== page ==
Prince George's Details School Policing

Prince George's County leaders outlined their plan yesterday to put uniformed, armed police officers in the county's 20 high schools, calling it a way to help make parents and students feel safer.

The plan, made possible by a $2.3 million federal grant, will have the officers in the buildings by the end of the school year, School Superintendent Iris T. Metts said. The officers will be trained to work with young people. While they will have authority to make arrests, they also will teach a drug and alcohol awareness course to ninth-graders.

All high schools already have two security guards and a peer-mediation counselor, and they will continue in their positions. Although the additional officers come at a time when there is heightened sensitivity to school safety after shootings across the country, Metts said, "This is not to say we're going to panic in view of those incidents."

Weast Urges Rejecting Charter School

Montgomery County School Superintendent Jerry D. Weast is recommending denial of the county's first charter school application, saying it lacks details about the admissions process, finances and management of the proposed school.

The biggest problem, Weast wrote to the county Board of Education in a letter that will be released today, was simply lack of space.

"I realize the difficulty facing any applicant interested in opening a charter school because Montgomery County public schools are facing some of the same issues of inadequate space and too little money," Weast wrote.

The board will hear from supporters of the proposed Jaime Escalante charter school today but is not expected to act on the proposal until later. The board received the application Sept. 13 and it was reviewed by an evaluation panel. That panel also recommended denying the application.

The group submitting the application includes 18 parents and teachers who want to open a combined middle and high school that would focus on minority students and enroll as many as 600 students. The group wants to locate the school in the vacant former Montgomery Hills Junior High School building off Georgia Avenue in Silver Spring.

Proposal for Enrollment Projections

The Prince George's County Planning Commission, which has been criticized for the way it projects public student enrollment, will probably be further scrutinized under a proposal scheduled to go before the County Council today.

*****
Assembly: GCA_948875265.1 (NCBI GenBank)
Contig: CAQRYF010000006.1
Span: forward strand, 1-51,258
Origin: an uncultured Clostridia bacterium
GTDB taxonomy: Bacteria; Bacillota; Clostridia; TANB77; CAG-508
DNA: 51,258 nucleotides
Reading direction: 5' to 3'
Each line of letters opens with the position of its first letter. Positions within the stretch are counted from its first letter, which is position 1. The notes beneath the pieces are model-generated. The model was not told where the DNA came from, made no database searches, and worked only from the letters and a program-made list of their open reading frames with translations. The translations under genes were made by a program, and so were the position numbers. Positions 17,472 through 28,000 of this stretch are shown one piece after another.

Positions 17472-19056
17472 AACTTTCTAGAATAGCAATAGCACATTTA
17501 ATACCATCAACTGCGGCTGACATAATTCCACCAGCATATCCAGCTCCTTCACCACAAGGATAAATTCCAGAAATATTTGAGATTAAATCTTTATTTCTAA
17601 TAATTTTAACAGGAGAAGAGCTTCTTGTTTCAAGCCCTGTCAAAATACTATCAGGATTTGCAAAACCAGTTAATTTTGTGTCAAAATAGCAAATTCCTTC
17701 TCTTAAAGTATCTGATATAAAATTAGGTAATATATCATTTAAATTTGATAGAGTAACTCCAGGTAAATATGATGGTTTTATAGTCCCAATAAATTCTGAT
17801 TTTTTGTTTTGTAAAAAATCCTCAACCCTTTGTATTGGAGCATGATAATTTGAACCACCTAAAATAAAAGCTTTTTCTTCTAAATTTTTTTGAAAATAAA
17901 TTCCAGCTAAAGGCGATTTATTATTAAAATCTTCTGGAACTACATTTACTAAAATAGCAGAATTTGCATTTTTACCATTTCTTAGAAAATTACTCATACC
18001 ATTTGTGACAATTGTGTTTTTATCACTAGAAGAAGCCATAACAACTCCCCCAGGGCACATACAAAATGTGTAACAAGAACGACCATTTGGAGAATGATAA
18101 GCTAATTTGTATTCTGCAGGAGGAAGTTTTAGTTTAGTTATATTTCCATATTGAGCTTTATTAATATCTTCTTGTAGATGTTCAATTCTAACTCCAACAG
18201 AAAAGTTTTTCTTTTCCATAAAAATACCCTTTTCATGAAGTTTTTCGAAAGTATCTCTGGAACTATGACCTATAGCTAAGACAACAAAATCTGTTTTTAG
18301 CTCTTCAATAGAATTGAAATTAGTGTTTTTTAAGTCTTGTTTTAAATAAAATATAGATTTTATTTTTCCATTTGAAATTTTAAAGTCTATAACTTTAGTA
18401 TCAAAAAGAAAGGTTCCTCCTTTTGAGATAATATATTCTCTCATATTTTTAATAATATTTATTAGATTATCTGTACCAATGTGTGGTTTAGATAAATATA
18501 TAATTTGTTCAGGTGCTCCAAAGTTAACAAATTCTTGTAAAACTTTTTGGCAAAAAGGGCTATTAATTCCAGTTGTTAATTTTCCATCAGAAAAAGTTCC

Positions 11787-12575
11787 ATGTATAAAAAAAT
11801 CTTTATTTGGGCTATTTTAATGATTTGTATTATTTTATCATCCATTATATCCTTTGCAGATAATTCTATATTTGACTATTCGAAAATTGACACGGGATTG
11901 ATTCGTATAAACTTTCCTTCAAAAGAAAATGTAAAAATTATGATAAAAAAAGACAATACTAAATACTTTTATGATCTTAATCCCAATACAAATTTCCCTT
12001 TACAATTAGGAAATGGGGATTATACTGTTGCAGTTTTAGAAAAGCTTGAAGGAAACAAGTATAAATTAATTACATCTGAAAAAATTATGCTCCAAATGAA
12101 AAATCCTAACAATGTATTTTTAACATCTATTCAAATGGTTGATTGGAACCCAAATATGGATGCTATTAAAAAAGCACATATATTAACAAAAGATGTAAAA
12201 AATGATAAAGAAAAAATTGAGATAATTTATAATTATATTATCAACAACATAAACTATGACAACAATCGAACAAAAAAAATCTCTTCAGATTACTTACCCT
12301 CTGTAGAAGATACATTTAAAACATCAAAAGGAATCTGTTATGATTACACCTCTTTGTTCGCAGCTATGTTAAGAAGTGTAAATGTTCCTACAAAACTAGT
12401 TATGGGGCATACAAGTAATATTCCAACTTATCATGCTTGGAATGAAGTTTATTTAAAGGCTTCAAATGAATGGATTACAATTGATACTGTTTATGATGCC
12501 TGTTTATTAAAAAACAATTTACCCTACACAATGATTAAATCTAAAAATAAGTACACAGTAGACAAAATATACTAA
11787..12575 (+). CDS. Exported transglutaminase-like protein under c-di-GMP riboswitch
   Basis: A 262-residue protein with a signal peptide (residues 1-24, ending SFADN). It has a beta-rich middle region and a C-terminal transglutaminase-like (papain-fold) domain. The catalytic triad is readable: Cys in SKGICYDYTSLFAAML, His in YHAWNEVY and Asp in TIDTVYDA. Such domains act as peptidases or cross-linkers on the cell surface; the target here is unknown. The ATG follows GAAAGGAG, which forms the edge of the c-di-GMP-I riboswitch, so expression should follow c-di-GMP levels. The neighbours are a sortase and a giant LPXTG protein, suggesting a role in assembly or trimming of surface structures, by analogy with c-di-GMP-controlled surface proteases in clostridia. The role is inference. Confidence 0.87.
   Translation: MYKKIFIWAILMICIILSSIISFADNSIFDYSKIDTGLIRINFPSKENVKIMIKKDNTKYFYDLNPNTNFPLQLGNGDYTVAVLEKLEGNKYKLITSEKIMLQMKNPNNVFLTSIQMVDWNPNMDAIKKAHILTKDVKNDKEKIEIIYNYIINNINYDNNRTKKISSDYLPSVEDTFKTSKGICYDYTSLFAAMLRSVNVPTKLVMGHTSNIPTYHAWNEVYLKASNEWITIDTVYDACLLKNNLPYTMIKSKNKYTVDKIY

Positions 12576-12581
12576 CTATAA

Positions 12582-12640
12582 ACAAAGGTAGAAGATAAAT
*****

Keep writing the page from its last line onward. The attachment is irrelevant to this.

Wary of the projection methodology used by the commission, Prince George's County Council Chairman M.H. Jim Estepp (D-Croom) plans to ask his colleagues to require the commission to come up with a way for the public to review and comment on school-by-school enrollment projections and the method used to develop them.

Estepp's proposal also calls for the commission to hold the review and comment session before adapting its enrollment projections.

County planners have used one method of projecting enrollment, while school officials have used another.

The issue has become a hot topic among many civic activists and parents who say that new home construction--especially in areas such as Bowie, Mitchellville and Upper Marlboro--is crowding schools.


Officials Meet to Talk About Terrorism

About 90 public safety leaders from Virginia have gathered in Williamsburg for a two-day conference on how they might respond to a terrorist threat.

"We have no reason to believe that the commonwealth is now or will become the target of terrorists," the state police superintendent, Col. M. Wayne Huggins, said as the session began yesterday. "However, we also know that we are not now nor ever will be immune from a terrorist attack."

The conference's purpose is not to induce fear but to inform and to get information from police and fire chiefs and other local emergency officials, who would be the first to respond to a terrorist attack, said Bruce C. Morris, chief deputy secretary of public safety for Virginia.

Virginia Tech President Named

Charles W. Steger, an engineer and architect who has been an administrator at Virginia Tech since 1981, was selected yesterday to be university president by the Board of Visitors.

Steger, 52, established Virginia Tech study centers in Alexandria and Switzerland while serving as dean of the College of Architecture and Urban Studies. While he was vice president for development and university relations, his team of fund-raisers exceeded the $250 million goal of the university's six-year campaign by 35 percent.

A university statement said he will succeed Paul E. Torgersen, retiring after six years as president of the university in Blacksburg, on Jan. 1.


School to Close for Asbestos Cleanup

The District's Malcolm X Elementary School will be closed for about two weeks so workers can clean up hazardous asbestos that officials said was discovered after recent water damage at the school.

Students should report to the school this morning. They will be bused to Hamilton School at 1401 Brentwood Pkwy. NE, where classroom space is available.

Removal of the asbestos--a material once used in building insulation--began last night, said school officials. They plan to meet with parents at 6:30 p.m. tomorrow at Green Elementary School, 1500 Mississippi Ave. SE, to answer questions about the situation.

Malcolm X, a 755-student school at 1351 Alabama Ave. SE, is the third D.C. school this year to be shut for asbestos removal. Johnson Junior High School was closed just before school started this fall, and Phelps Career High School was closed two weeks ago. Students from those schools are attending classes in other D.C. school buildings.


"I would always say, 'I have an odor in my house, and it won't hurt my feelings if you want to leave.' It takes an hour to take the tour."

-- Kristin Kierig, who keeps 104 cats in an Annandale town house and gives tours for cat fanciers.